Do you turn your modem, router, desktop completely off when you're away from home? [Archive] - Glock Talk

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The Pontificator
08-31-2008, 19:34
How about your desktop computer? Is completely powering down and unplugging your modem/router/desktop on a routine basis even a good idea?

We have lots of T-storms here.

Dandapani
08-31-2008, 19:38
everything is up 24x7. i have everything on UPS with surge protection on everything including the cable connection.

The Pontificator
08-31-2008, 19:49
everything is up 24x7. i have everything on UPS with surge protection on everything including the cable connection.

When the installer came to hook me up with cable TV and high speed I showed him my sizeable new surge protector complete with in and out jacks for the coaxial cable. He said it was unnecessary and in fact might even cause harm.
He said that coax is already well grounded. He might have been right. He might have been full of $(#* too. Who knows?

Dandapani
08-31-2008, 19:59
Cable guy, FOS :rofl:

The Pontificator
08-31-2008, 20:32
Cable guy, FOS :rofl:

Then I'll definitely go to Lowe's tomorrow and get an extra piece of coax to run from the surge protector to the modem.

BTW...

As a person new to wireless, I've noticed that there are some nearby networks (obviously fellow apartment dwellers being where I live) whose networks appear and disappear from the scanner at different times of the day. This leaves me to believe that they're powering down their routers when they're not home. Is my assumption correct? Since I can see the names of the networks may I also assume that their not turning off their respective SSID's?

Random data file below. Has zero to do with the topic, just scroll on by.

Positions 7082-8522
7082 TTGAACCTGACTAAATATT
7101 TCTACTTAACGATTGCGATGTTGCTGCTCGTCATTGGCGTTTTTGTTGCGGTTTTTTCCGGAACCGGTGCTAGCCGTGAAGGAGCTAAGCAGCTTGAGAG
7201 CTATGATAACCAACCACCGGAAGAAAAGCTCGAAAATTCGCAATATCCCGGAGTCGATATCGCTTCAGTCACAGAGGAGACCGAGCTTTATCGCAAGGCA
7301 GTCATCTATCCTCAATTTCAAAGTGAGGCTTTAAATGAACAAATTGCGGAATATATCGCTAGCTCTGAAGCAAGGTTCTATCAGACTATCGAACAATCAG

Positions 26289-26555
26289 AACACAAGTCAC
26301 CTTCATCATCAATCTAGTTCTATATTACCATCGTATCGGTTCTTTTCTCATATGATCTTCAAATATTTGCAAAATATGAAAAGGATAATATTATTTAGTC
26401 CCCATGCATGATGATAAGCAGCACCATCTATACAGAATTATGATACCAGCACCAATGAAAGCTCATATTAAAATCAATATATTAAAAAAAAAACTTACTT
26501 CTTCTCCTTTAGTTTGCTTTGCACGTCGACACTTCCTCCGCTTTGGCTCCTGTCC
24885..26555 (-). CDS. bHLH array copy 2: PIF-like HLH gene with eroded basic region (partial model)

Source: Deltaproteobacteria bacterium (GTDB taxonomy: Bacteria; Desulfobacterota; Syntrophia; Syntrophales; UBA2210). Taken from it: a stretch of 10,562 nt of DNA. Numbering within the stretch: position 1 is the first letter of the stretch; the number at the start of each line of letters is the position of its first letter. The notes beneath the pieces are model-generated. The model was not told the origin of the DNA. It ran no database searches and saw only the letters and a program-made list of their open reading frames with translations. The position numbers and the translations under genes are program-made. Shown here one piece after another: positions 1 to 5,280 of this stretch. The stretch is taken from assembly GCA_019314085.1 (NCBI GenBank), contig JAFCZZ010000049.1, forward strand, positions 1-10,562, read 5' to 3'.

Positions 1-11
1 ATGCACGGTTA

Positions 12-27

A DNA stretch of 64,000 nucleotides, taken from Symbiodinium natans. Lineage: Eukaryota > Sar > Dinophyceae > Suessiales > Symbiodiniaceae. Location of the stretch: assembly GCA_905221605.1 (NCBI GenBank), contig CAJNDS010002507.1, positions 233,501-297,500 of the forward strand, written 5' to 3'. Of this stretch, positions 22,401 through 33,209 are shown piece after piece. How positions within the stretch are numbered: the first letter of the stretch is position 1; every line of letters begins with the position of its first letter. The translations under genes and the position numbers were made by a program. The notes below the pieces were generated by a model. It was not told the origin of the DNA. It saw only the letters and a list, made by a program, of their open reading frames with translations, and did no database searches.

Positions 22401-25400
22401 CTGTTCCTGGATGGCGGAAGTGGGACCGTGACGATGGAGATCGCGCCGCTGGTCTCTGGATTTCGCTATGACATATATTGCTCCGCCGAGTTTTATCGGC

SomeDay
08-31-2008, 22:54
I leave mine on all the time, just easier that way. Of course, if I had a laptop, it would be off when I'm not around.

Razrbk444
08-31-2008, 23:04
I turn mine off when I go to bed. I unplug everything when I'm home during severe storms. An uncle of mine lost his PC, HDTV, and several small appliances to lightening a couple of months ago.

windplex
08-31-2008, 23:14
I unplug the computer when gone for a week.

Thanks for the reminder; I need to add the wireless modem even though it is not open to other users.

Off topic but related -- learned the hard way to turn off water pressure to house. When turn on open valve SLOWLY to allow system to pressurize with minimized stress to pipes/system.

From experience a pin hole in a pipe can dump one hell of a lot of water into your home over a week -- quite impressvie and unexpected abundance of water from a pin hole. learn from my bad luck:)

IIRC close to $20,000 from first floow pinhole -- would have been much higer if it happened in second floor.

windplex
08-31-2008, 23:18
How about your desktop computer? Is completely powering down and unplugging your modem/router/desktop on a routine basis even a good idea?

We have lots of T-storms here.

used to keep desk top running 24/7 based on another persons advice. as you know eventually the temporary memory/files build up to a point where the computer fails to operate properly -- coputers at lest windows based need to be turned off to clear temporary files.

from a surge standpoint I turn off computers and unplug televisions when away.

Sgt. Schultz
09-01-2008, 07:44